The Project

IMPRESSIONS aims to work with decision-makers to improve understanding of the impacts, risks, vulnerability and adaptation options associated with high-end climate and socio-economic scenarios.

The project includes a number of innovative features:

  1. Decision-makers will be involved throughout the project, working closely with researchers to identify the technical and political problems they face when making decisions about complex and uncertain issues, and the information, tools and methods they need to overcome these barriers. This participatory approach should ensure that the project outputs meet the needs of decision-makers, helping them to make long-term plans based on a full awareness of climate risks, adaptation limits and mitigation opportunities.
  2. The climate scenarios will be integrated with underlying socio-economic storylines, determined through consultation with decision-makers so that the scenarios are credible and useful. The scenarios will reflect the high levels of variability and uncertainty that characterise high-end climate change futures, as well as the potential for non-linear effects, climate tipping points, such as ice-sheet collapse, and socio-economic shocks, such as large scale migration of climate refugees.
  3. The project will build on a suite of existing climate change impact and adaptation models from European and international centres of excellence. These will be combined with new models that overcome the limitations of conventional impact models, which fail to account for individual behaviour in the real world. These agent-based models will simulate adaptation as a process driven by the behaviour of individual decision-makers, firms and institutions that can learn and interact with each other.
  4. The models will include interactions between different sectors, e.g. agriculture, forestry and biodiversity, and different regions, e.g. Europe and the rest of the world, as they compete for resources such as land, water and energy. The models will also allow the exploration of synergies and trade-offs between adaptation and mitigation actions, such as the potential for tree-planting to alleviate flooding as well as storing carbon. This will inform recommendations for planners on how to practice Integrated Climate Governance, which is the production of integrated adaptation and mitigation plans that exploit synergies and minimise conflicts as far as possible.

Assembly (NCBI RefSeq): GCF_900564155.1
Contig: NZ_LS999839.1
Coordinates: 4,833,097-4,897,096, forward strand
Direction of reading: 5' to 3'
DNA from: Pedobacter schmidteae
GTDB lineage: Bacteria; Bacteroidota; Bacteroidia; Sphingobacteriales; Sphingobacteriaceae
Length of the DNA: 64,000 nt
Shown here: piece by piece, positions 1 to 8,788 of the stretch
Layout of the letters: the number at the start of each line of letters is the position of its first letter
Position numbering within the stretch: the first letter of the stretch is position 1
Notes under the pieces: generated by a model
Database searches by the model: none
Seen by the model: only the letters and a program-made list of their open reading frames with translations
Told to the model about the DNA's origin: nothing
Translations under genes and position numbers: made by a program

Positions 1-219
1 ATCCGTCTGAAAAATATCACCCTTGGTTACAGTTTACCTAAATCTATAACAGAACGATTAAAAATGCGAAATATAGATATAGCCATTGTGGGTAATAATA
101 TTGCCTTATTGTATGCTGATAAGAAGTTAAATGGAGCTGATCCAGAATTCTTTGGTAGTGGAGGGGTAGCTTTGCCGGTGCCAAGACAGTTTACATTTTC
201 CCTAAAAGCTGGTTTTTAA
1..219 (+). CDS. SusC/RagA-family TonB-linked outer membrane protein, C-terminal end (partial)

5. The models will be applied to five case studies at different scales: global, European and local or regional (Hungary, Iberia and Scotland), to ensure that they can tackle complex real-life situations. Influential decision-makers associated with each case study will come together in a series of workshops to explore the risks, opportunities, costs and benefits associated with different adaptation and mitigation pathways, and how this information might be effectively embedded within decision-making processes. The methods developed will aim to foster synergies between adaptation and mitigation, and to build resilience in the face of uncertainty.
  6. The project will build a long-term community of actively involved stakeholders through developing an online knowledge network and information hub, which will reach out beyond the project participants to the wider public and other policy-makers, researchers and innovators. This will support mutual learning and help decision-makers to take up the project’s recommendations.

The outputs of IMPRESSIONS are likely to offer a new set of reasons for people and organisations to reconsider their approach to climate change policies and actions, including a more precise justification for early, aggressive mitigation, and the reframing of the climate and development challenge. In particular, the project can identify policies that can become a source of economic innovation rather than a financial burden – including those with multiple benefits across sectors, and those which exploit synergies between adaptation and mitigation options.